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Life Kit: Reflecting on the past year


For a lot of folks, the time around New Year's is synonymous with parties and gathering with friends and family. But you know, New Year's can also be a golden opportunity to seek out quiet and turn inwards - you know, to reflect at where you're at and where you're headed. And if this sounds pretty good to you, check this out. Kyle Norris with NPR's Life Kit podcast brings us some tips on how to be reflective from a Buddhist teacher.

KYLE NORRIS, BYLINE: Lama Rod Owens' website calls him a Black Buddhist southern queen. As part of his training, Owens spent three years mostly alone and in silence. So he's intimate with spending time alone and reflecting. When mentally preparing for a new year, Owens says he does not like to say next year will be better.

ROD OWENS: But what I'm actually doing is saying that the next year will be different.

NORRIS: To take stock of the year and let it go. Owens likes to do an informal ceremony. He says you can do this at home, in a quiet place in the evening and light a candle.

OWENS: No matter how much we're struggling to be well and content or happy or just how much we're struggling to survive in general, like, there's still light, and that light represents joy, gratitude and belonging.

NORRIS: Owens says, spend a few minutes focusing on the positive parts from the last year.

OWENS: What excited you? What got you going? What were you grateful for?

NORRIS: He says, anchor yourself in the things you're grateful for, and this technique can be especially helpful if you had a tough year that you do not necessarily want to rehash. You'll also want to make a space for acknowledging grief and disappointment from the past year.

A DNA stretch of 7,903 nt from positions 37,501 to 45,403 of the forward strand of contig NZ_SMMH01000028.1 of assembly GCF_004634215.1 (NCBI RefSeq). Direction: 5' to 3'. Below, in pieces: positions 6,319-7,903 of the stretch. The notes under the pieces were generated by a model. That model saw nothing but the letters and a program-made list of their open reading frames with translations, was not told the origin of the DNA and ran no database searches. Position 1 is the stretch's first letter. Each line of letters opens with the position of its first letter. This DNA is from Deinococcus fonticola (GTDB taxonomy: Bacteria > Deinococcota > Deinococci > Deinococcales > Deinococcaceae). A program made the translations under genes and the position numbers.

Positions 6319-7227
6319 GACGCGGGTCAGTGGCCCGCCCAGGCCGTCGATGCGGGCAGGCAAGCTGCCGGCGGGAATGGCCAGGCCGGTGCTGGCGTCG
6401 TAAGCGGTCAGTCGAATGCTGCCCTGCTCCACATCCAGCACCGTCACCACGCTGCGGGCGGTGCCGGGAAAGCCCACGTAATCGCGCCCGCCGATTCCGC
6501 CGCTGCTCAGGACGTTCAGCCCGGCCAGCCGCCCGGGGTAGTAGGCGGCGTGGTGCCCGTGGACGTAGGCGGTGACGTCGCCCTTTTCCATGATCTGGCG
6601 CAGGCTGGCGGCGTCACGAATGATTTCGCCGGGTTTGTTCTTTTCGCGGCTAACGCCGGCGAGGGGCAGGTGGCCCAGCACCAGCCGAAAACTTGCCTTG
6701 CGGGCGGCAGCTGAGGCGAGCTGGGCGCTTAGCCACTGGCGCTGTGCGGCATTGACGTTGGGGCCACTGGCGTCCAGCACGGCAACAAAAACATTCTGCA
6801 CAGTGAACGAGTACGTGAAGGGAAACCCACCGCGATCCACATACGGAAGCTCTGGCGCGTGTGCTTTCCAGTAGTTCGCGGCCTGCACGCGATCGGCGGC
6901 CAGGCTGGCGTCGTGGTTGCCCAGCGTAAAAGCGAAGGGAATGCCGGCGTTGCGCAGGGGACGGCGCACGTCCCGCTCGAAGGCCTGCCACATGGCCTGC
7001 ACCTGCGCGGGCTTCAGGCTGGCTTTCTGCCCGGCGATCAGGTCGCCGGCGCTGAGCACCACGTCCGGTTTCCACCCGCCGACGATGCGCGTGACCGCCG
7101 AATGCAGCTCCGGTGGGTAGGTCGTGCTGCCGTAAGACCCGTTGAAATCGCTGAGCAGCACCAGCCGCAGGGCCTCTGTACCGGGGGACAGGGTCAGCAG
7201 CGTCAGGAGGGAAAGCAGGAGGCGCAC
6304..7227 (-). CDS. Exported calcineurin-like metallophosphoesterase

OWENS: I'd like to just start reflecting on the things that have changed, the loss of experience, the people that have transitioned in my life, offering prayers or aspirations that wherever they are now, that they're being cared for, you know, that they're happy, that they're free and so forth and so on.

NORRIS: During this informal ceremony, Owens likes to mentally cruise through the past year of his life with a sense of curiosity.

OWENS: What am I still confused about? What do I still have questions around? I'd like to go back and say, OK, oh, what happened there? Just reflect, unpack and just let it go.

NORRIS: Letting go of feelings can be easier said than done, so here's a tip - try visualizing your feelings.

OWENS: Like, just seeing it as, like, this cloud floating through the sky of your mind, right? - or a wave rising up from the ocean and then falling back into the ocean.

NORRIS: As for the future, Owens says shaping the future is rooted in the present, so do some bold dreaming.

OWENS: What is my ultimate, complete, golden-scenario vision for the future?

NORRIS: He says dreaming is not about what is possible but about what you want to manifest. And to help you figure out what you want, Owens loves a vision board, which he says can sound cliche and new agey, but a vision board helps you get specific.

OWENS: So many people are like, well, I hope this happens, and I hope that happens. And it's very ambiguous sometimes. But when we create a vision board, we get real clear.

NORRIS: And invite the energy you want into your life. Finally, weave in a little quiet time to celebrate New Year's Eve or New Year's Day. Lama Rod Owens says there's something special about being still as the old year transitions and the new year emerges.

OWENS: I just kind of want to meet the new year in as much awareness as possible.

NORRIS: You can use these tools to be still and quiet throughout the year, whenever you might need them. For NPR News, I'm Kyle Norris. Transcript provided by NPR, Copyright NPR.

NPR transcripts are created on a rush deadline by an NPR contractor. This text may not be in its final form and may be updated or revised in the future. Accuracy and availability may vary. The authoritative record of NPR’s programming is the audio record.

Kyle Norris